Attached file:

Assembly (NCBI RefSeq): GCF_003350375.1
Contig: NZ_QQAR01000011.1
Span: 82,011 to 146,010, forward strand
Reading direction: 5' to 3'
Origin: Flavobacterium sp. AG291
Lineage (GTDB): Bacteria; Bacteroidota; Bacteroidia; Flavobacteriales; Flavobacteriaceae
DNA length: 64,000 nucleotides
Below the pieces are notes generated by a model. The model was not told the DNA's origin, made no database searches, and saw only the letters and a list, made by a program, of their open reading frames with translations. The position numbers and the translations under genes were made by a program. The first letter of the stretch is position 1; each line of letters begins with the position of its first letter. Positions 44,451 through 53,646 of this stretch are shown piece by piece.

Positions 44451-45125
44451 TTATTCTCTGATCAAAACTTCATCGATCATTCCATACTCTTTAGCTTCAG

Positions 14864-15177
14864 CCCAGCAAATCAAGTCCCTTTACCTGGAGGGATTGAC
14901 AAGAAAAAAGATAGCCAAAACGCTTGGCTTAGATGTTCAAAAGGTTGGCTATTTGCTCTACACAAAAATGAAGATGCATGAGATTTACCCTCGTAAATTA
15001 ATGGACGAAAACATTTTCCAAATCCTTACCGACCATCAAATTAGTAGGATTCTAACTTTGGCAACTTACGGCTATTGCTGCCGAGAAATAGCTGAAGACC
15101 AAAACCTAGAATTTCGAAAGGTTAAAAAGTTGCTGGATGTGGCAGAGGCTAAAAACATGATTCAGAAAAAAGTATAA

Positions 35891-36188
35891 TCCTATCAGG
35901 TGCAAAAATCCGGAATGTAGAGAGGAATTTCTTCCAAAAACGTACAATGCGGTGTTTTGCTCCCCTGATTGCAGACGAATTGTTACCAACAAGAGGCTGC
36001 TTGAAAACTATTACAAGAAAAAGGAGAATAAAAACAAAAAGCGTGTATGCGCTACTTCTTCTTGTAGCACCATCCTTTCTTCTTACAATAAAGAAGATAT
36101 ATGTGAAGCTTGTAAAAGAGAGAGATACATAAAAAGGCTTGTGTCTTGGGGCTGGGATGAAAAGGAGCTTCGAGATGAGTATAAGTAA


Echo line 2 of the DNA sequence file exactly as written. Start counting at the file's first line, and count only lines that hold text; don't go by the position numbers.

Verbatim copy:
Contig: NZ_QQAR01000011.1